The Classic Food Allergy
Let’s look first at “True” (or “Classic”) food allergies, and how to prevent and treat them. Classic food allergies include allergies to milk, soy, egg whites, shellfish and peanuts. Peanut allergy is a good example to examine, since it is one of the most widely known food allergies and is becoming more and more common. (It is also the food allergy most likely to be fatal). With classic food allergies, your body forms antibodies against the offending food. Even the smell of the food can cause a reaction in a highly allergic person. Peanut allergic persons do not like to eat snacks in planes where nuts are served.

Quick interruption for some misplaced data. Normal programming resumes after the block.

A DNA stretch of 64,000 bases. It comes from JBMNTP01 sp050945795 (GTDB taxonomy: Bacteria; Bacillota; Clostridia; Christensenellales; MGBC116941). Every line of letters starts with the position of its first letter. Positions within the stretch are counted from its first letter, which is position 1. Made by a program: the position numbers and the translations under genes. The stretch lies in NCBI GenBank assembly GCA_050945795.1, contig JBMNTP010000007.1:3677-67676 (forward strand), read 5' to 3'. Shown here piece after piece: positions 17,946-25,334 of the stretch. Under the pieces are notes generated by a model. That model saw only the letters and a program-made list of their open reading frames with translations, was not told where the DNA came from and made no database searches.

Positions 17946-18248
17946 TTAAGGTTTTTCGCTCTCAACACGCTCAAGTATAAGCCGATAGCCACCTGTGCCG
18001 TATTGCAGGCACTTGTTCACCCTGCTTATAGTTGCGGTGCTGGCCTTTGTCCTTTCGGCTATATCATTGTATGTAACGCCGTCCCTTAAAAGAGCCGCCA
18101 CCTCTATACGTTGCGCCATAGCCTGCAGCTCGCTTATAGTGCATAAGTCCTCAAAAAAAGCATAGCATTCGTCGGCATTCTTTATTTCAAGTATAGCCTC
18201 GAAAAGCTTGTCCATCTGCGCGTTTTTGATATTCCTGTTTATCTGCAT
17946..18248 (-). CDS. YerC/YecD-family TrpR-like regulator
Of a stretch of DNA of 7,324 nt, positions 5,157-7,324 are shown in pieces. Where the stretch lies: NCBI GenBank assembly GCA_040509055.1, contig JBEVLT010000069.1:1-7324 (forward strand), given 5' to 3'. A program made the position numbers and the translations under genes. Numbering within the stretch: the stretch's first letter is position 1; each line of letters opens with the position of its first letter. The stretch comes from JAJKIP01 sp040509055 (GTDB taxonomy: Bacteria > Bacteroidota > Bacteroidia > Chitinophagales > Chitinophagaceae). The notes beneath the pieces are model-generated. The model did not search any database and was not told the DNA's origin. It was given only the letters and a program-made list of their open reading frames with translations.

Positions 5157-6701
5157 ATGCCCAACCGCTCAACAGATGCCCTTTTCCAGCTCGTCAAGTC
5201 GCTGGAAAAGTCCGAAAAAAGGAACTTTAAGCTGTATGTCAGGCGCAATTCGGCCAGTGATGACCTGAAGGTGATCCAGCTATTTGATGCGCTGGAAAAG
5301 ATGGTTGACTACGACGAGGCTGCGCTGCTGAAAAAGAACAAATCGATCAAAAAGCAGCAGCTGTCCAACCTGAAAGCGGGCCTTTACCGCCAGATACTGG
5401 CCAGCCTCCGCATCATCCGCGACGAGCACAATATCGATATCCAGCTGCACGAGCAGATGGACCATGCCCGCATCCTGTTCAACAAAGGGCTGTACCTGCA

Peanut Allergy
Why is peanut allergy becoming so much more prevalent?
The answer is simply that we are eating them more. Peanuts are healthy if you aren’t allergic to them, and as we adopt healthier lifestyles, we are incorporating them more often in one form or another into our diet.

One question frequently asked is whether or not people can outgrow their food allergies. The answer is both yes and no. While one sees this frequently with eggs and less commonly with dairy, nut allergies are rarely outgrown.


Diagnosis for Food Allergy